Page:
Ancient Egypt had a rich and complex relationship with the stars, which played a significant role in their mythology, religion, and culture. The ancient Egyptians were keen observers of the night sky and developed an extensive knowledge of astronomy and astrology, which they used to create a calendar, predict the flood of the Nile, and guide their religious practices.
One of the most important celestial bodies in ancient Egyptian beliefs was the sun, which they worshiped as the god Ra. The movement of the sun across the sky was seen as a representation of the journey of Ra through the afterlife, and the daily sunrise and sunset were marked by rituals and ceremonies.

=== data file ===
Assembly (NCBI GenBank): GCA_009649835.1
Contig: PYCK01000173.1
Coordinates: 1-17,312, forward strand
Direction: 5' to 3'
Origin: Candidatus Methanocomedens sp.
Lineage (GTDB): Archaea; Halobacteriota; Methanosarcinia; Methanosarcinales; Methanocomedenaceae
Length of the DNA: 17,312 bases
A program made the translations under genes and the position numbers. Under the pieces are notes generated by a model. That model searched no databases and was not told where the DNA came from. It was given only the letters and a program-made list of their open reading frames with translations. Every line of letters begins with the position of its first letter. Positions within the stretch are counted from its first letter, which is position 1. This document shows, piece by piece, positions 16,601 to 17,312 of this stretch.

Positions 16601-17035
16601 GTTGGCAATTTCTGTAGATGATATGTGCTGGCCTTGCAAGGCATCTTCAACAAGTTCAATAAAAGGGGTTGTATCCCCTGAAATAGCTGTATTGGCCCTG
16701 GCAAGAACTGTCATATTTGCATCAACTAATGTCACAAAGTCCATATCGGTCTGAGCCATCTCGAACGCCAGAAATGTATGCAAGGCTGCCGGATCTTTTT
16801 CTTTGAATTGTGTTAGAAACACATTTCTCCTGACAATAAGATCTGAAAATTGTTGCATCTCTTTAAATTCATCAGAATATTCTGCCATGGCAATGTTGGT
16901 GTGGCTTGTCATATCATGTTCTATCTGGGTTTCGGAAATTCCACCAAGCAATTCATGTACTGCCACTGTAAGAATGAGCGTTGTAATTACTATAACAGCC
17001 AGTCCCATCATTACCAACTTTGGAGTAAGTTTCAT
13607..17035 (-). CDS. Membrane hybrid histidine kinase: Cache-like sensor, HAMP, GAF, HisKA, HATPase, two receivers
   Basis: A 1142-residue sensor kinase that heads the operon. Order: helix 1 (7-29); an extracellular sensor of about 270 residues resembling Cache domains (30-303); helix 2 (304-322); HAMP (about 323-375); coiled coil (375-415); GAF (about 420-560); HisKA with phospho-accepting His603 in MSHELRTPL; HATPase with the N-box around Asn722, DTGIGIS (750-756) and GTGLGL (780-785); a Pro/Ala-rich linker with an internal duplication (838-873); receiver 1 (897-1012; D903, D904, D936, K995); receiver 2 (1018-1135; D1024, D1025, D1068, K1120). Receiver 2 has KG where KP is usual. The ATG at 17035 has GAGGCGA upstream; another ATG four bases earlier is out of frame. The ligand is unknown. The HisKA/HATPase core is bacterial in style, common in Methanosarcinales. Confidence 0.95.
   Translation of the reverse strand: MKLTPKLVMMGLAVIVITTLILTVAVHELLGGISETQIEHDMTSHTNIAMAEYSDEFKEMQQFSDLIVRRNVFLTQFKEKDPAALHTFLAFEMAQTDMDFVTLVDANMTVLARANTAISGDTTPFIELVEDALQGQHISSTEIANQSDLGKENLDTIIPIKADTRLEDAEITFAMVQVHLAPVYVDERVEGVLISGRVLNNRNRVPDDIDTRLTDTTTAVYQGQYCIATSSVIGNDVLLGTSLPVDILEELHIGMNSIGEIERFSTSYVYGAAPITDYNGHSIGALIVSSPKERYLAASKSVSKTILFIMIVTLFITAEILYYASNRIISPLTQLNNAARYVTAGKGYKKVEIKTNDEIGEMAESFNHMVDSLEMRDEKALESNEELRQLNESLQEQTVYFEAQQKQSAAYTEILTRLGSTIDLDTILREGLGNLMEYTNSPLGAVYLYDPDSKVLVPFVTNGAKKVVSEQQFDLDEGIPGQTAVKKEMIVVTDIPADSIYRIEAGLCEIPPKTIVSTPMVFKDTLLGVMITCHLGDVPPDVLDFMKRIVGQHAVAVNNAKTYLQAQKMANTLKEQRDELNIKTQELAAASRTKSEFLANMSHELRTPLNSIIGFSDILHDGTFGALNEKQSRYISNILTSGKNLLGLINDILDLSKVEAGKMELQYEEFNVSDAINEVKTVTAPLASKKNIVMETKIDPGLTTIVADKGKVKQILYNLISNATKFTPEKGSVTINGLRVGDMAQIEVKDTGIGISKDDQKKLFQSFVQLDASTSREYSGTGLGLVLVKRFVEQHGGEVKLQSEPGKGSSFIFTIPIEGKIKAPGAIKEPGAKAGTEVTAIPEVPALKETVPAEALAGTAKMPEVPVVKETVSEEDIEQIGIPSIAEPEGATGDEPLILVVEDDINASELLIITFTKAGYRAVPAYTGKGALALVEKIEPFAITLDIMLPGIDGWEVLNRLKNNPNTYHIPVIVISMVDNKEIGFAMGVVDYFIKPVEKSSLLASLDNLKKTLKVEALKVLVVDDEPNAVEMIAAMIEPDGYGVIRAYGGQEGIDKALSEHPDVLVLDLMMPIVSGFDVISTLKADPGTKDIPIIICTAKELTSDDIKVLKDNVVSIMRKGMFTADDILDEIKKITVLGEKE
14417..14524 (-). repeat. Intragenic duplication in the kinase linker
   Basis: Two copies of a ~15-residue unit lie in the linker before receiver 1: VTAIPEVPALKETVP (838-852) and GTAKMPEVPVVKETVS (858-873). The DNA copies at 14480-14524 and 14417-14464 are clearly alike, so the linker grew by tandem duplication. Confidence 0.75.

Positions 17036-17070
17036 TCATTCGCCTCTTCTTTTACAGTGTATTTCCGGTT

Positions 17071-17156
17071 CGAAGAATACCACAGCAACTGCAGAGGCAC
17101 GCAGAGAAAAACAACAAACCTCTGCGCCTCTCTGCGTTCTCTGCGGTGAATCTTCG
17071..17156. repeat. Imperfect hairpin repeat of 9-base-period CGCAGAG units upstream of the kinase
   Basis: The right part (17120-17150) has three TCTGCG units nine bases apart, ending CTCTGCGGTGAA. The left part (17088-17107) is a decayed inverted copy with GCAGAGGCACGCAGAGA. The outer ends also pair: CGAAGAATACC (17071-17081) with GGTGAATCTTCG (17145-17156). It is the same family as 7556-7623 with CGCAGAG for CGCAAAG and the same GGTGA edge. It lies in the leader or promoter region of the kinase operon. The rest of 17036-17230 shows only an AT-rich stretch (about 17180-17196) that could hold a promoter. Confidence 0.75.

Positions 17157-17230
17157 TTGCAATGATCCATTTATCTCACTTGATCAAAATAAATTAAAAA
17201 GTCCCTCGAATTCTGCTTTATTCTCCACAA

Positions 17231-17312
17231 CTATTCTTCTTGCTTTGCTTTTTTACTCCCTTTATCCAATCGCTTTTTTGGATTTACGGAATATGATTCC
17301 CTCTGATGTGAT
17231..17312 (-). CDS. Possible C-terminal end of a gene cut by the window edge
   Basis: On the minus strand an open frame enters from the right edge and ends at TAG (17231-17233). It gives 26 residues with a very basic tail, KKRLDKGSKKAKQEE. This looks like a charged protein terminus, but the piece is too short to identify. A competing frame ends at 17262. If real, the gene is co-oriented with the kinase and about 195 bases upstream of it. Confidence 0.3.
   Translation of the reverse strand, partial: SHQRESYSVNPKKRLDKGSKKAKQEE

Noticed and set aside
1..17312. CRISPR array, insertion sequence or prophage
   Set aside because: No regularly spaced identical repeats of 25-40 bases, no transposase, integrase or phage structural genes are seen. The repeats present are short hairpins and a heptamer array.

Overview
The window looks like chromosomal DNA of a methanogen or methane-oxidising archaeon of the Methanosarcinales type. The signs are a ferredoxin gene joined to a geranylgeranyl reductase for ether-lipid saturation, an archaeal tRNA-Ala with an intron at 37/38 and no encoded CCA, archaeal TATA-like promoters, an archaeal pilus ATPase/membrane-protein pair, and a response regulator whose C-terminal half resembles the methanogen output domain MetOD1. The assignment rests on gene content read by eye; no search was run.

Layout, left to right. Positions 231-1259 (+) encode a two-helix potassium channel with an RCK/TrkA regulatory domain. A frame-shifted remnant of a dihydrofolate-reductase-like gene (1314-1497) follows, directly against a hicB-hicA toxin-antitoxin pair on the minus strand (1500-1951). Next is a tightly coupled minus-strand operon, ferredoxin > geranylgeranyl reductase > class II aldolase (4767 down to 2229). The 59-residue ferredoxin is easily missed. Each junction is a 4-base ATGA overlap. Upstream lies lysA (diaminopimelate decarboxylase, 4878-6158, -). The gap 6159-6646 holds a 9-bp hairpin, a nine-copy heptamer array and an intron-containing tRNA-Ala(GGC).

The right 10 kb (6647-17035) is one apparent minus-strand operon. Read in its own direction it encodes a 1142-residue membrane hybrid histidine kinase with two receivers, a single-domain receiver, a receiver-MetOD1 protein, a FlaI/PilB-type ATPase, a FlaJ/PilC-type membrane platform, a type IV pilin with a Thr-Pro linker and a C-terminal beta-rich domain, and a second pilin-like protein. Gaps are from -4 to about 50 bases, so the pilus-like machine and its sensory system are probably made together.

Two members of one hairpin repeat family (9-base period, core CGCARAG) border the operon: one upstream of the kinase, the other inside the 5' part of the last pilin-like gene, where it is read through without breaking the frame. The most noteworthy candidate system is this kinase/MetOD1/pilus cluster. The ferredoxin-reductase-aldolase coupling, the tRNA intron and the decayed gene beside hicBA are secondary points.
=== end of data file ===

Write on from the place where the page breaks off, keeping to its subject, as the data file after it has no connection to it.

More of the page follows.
The stars also played an important role in ancient Egyptian beliefs, particularly the constellation of Orion, which was associated with the god Osiris, the god of the afterlife. The rising of Orion in the night sky was seen as a symbol of rebirth and regeneration, and the constellation was often depicted in funerary art and architecture.
Other important stars in ancient Egyptian beliefs include Sirius, which was associated with the goddess Isis and the annual flooding of the Nile, and the planet Venus, which was associated with the goddess Hathor and fertility.